Around 1900–1910, the atomic theory and the corpuscular theory of light first came to be accepted as scientific fact. Among the first to study quantum phenomena in nature were Arthur Compton, C. V. Raman, Pieter Zeeman, each of whom has a quantum effect named after him. Robert Andrews Millikan studied the photoelectric effect experimentally, Albert Einstein developed a theory for it. At the same time, Ernest Rutherford experimentally discovered the nuclear model of the atom, for which Niels Bohr developed his theory of the atomic structure, confirmed by the experiments of Henry Moseley. In 1913, Peter Debye extended Niels Bohr's theory of atomic structure, introducing elliptical orbits, a concept introduced by Arnold Sommerfeld; this phase is known as old quantum theory. According to Planck, each energy element is proportional to its frequency: E = h ν, where h is Planck's constant. Planck cautiously insisted that this was an aspect of the processes of absorption and emission of radiation and had nothing to do with the physical reality of the radiation itself.
In fact, he considered his quantum hypothesis a mathematical trick to get the right answer rather than a sizable discovery. However, in 1905 Albert Einstein interpreted Planck's quantum hypothesis realistically and used it to explain the photoelectric effect, in which shining light on certain materials can eject electrons from the material, he won the 1921 Nobel Prize in Physics for this work. Einstein further developed this idea to show that an electromagnetic wave such as light could be described as a particle, with a discrete quantum of energy, dependent on its frequency; the foundations of quantum mechanics were established during the first half of the 20th century by Max Planck, Niels Bohr, Werner Heisenberg, Louis de Broglie, Arthur Compton, Albert Einstein, Erwin Schrödinger, Max Born, John von Neumann, Paul Dirac, Enrico Fermi, Wolfgang Pauli, Max von Laue, Freeman Dyson, David Hilbert, Wi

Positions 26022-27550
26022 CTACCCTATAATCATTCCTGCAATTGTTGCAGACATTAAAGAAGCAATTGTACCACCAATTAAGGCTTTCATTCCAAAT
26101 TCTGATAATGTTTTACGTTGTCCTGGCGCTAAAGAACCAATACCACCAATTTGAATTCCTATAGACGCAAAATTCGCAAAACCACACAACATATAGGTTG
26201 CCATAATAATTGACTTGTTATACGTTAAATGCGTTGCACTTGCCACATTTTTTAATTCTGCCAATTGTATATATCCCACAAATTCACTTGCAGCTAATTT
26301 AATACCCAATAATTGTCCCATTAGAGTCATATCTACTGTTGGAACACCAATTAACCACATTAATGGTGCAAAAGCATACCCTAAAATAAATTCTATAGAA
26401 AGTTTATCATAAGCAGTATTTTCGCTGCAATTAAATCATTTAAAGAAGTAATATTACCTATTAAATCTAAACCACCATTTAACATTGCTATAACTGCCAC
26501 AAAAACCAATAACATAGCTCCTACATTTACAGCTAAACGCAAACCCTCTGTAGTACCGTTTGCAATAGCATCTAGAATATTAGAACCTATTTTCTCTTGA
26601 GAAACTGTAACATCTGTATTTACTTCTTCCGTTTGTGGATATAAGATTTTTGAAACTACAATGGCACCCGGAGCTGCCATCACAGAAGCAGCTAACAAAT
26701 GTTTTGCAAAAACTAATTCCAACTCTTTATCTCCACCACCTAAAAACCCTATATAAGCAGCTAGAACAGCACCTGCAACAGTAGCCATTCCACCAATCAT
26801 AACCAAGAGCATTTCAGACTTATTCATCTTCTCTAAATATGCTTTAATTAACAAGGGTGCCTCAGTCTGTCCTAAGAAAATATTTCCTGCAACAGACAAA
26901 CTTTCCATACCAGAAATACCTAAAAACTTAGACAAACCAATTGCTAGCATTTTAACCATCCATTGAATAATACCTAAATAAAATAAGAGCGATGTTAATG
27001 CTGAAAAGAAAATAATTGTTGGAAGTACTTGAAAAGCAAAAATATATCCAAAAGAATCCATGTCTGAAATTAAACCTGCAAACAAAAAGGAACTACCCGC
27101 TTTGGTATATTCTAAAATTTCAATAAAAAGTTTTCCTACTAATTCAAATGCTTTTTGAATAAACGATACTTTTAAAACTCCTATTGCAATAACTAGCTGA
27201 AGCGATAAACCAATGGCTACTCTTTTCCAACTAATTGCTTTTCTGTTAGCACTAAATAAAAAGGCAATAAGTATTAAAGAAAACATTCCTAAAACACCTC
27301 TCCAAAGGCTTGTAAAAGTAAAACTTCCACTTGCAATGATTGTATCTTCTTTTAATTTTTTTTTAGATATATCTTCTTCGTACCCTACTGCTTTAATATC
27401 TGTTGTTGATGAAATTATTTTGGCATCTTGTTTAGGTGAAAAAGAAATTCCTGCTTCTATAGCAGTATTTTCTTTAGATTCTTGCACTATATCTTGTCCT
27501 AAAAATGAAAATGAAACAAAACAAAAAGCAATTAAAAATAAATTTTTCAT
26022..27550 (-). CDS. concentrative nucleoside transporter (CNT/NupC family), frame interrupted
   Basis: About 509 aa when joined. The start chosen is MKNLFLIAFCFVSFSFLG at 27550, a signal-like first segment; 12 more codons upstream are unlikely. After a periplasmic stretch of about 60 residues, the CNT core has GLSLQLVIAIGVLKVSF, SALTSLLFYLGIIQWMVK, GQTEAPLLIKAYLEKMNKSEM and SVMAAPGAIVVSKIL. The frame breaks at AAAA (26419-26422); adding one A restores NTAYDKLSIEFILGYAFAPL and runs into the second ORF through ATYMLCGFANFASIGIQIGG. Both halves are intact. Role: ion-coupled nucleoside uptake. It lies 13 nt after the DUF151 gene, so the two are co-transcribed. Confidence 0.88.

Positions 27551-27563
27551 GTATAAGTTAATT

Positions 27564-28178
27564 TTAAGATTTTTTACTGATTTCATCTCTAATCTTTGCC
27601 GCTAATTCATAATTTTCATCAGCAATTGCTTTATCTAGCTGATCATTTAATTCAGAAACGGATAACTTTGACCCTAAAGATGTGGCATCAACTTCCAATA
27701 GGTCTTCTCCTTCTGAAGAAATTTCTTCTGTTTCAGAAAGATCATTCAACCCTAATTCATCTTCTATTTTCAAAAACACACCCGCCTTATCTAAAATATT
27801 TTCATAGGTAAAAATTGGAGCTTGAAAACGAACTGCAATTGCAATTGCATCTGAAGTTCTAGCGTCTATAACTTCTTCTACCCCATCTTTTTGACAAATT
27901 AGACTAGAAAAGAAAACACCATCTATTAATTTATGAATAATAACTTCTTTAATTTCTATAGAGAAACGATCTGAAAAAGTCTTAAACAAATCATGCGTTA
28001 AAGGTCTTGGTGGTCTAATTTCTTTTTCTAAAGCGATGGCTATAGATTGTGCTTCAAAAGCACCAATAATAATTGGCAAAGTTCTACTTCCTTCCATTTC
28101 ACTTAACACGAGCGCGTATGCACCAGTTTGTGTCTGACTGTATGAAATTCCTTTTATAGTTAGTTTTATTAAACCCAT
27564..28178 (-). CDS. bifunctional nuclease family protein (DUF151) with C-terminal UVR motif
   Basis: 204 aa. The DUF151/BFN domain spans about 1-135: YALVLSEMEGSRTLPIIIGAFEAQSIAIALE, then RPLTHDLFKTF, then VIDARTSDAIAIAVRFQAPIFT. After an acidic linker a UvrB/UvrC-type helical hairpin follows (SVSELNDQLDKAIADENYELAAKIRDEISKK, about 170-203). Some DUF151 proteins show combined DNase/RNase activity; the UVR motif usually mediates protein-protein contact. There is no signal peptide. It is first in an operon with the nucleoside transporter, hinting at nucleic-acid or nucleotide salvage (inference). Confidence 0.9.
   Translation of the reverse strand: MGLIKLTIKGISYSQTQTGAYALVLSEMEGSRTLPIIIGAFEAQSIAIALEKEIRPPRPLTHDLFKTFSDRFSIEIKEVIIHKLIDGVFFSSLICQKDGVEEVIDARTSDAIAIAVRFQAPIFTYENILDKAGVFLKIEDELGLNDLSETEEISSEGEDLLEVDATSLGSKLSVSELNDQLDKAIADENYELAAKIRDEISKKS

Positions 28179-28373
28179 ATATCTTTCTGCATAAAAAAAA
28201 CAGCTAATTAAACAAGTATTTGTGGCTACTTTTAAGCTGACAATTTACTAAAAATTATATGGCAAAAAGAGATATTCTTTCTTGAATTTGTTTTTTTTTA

Quantum field theory
In theoretical physics, quantum field theory is a theoretical framework that combines classical field theory, special relativity, quantum mechanics and is used to construct physical models of subatomic particles and quasiparticles. QFT treats particles as excited states of their underlying fields, which are—in a sense—more fundamental than the basic particles. Interactions between particles are described by interaction terms in the Lagrangian involving their corresponding fields; each interaction can be visually represented by Feynman diagrams, which are formal computational tools, in the process of relativistic perturbation theory. As a successful theoretical framework today, quantum field theory emerged from the work of generations of theoretical physicists spanning much of the 20th century, its development began in the 1920s with the description of interactions between light and electrons, culminating in the first quantum field theory — quantum electrodynamics. A major theoretical obstacle soon followed with the appearance and persistence of various infinities in perturbative calculations, a problem only resolved in the 1950s with the invention of the renormalization procedure.